I read the New York Times Modern Love essay this morning (of course, now it's almost 10 pm, my first chance to write anything all day). My first reaction after reading the piece was to think the author has some issues. The whole piece is about the author's realizing that she never says "I love you" to her one-year-old, while all around her other mothers are saying "I love you", to her ears, at unremarkable times, such as when a mom swoops up a child after she goes down the slide. The author wonders when she should say "I love you" to her son; she doesn't want to only say it after he's done a feat, like say some letters (she subtlely shows off that her young son knows his letters already) because then he might think his mother only loves him if he does some great act.
When I was at the pool today, I caught myself saying "I love you" to my son, as I kissed him on the head, and I realized how often I say these words, without thinking about it, just as a way of expressing my love for my children; I don't think about it consciously like this author does. It just comes naturally to me. The author mentions that her parents never said "I love you" to her. She does remember saying it to her father right before he went in for heart surgery. I think how our parents raise us, how they love us, has a great effect on how we express our love for our children. (I wonder how far any of us stray from the mold our parents cast.)
Maybe it comes in part from realizing that we don't choose when to say goodbye to those we love. I didn't get to say goodbye to my father, who died suddenly two and a half years ago. But I know that he knew that I loved him, and that I got the chance to say those words to him every time we spoke.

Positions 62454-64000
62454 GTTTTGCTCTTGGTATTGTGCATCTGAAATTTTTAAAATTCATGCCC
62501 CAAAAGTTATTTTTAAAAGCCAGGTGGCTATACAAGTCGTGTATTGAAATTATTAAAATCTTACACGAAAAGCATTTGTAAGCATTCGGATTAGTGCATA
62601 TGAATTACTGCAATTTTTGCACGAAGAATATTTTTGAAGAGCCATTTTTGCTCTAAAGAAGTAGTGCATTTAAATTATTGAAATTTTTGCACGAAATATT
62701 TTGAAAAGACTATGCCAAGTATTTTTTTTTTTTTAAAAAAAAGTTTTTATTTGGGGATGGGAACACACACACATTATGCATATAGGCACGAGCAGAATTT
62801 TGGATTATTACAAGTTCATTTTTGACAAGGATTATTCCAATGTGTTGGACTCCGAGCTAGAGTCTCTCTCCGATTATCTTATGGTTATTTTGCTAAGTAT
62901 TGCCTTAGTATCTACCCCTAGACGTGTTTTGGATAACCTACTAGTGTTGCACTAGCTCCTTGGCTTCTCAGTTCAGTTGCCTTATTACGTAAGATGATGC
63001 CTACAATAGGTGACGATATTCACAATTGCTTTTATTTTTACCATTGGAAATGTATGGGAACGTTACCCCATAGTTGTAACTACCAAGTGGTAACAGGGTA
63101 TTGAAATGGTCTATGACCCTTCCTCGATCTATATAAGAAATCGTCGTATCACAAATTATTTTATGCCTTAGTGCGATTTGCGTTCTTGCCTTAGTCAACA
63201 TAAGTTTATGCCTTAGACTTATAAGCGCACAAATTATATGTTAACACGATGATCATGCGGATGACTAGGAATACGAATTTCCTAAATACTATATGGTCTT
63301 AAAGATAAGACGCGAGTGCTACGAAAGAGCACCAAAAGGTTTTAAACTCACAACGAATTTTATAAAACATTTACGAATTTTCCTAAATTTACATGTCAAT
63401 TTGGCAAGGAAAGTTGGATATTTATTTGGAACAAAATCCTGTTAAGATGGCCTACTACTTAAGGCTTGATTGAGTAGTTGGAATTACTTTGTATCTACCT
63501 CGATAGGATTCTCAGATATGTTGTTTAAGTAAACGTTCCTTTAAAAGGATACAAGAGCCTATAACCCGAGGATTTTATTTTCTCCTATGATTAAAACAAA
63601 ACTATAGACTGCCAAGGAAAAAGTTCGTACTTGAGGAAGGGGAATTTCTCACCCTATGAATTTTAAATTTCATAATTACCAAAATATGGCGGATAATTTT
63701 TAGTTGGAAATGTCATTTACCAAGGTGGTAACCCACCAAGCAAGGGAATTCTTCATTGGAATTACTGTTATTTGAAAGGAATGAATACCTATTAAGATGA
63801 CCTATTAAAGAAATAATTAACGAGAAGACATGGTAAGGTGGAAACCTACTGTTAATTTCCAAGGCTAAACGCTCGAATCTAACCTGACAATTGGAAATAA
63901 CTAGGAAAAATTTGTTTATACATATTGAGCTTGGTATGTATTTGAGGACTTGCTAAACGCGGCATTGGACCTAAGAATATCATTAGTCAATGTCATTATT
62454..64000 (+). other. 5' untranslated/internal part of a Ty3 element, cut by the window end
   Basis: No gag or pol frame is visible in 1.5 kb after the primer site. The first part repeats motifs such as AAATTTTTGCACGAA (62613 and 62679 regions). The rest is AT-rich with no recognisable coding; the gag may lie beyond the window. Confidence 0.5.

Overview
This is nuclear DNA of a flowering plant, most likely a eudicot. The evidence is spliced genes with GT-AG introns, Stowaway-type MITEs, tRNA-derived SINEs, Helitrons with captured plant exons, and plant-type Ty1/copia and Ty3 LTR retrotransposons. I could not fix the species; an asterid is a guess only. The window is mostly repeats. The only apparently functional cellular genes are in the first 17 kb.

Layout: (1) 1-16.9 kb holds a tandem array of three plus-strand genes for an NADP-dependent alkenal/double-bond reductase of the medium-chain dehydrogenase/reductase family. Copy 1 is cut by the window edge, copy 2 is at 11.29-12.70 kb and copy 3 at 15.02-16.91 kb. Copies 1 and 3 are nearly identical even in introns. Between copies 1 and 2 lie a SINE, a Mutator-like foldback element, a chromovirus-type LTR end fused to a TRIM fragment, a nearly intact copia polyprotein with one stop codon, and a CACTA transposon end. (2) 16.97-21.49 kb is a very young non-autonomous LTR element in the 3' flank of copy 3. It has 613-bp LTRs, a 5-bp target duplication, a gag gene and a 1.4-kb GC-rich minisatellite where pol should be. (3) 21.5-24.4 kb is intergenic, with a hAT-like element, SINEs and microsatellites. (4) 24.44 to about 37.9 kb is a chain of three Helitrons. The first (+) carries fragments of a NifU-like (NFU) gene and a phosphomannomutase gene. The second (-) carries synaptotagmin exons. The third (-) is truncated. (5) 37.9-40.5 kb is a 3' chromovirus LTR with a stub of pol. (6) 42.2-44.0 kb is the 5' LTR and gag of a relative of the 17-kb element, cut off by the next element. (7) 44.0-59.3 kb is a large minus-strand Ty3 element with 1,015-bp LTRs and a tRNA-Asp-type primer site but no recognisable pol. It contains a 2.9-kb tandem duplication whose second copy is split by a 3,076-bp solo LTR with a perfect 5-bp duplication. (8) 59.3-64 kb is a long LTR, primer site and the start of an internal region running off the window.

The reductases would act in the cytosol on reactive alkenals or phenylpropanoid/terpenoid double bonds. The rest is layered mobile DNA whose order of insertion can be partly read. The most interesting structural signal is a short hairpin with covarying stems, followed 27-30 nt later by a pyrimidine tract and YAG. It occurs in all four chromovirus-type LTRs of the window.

On a more uplifting note, already my two-year-old daughter knows how to say "I love you" at the right times. She doesn't say it as often as my son does, who, at the same age, was more expressive with hugs and kisses. But she does say it to me, and it's the best feeling to hear her say it. And I hear her say it when she plays pretend with her babies and little animals. And tonight, after the grueling nightly ordeal of putting my kids to bed, specifically tonight's episode of the bedtime 'routine': after my son dumped the stuffed animals out of the Container Store soft-cubey container in my daughter's room and then tried to hide himself inside of it so that I could not retrieve him and put him to bed, and having to pull him out and down the hall and insist he must stay in his room (which included holding the door closed for a minute while he was inside, with him banging on it, to show that I meant business, then deciding he was making too much noise which might wake up his sister, so going inside, and having him do a "yoga breath" to calm down befor we read books) it was soothing for both of us to have our nightly routine of saying "I love you" to each other before kissing him goodnight. So the kid still loves me, I thought, even if all weekend he called me "stupid" when he didn't like something I did.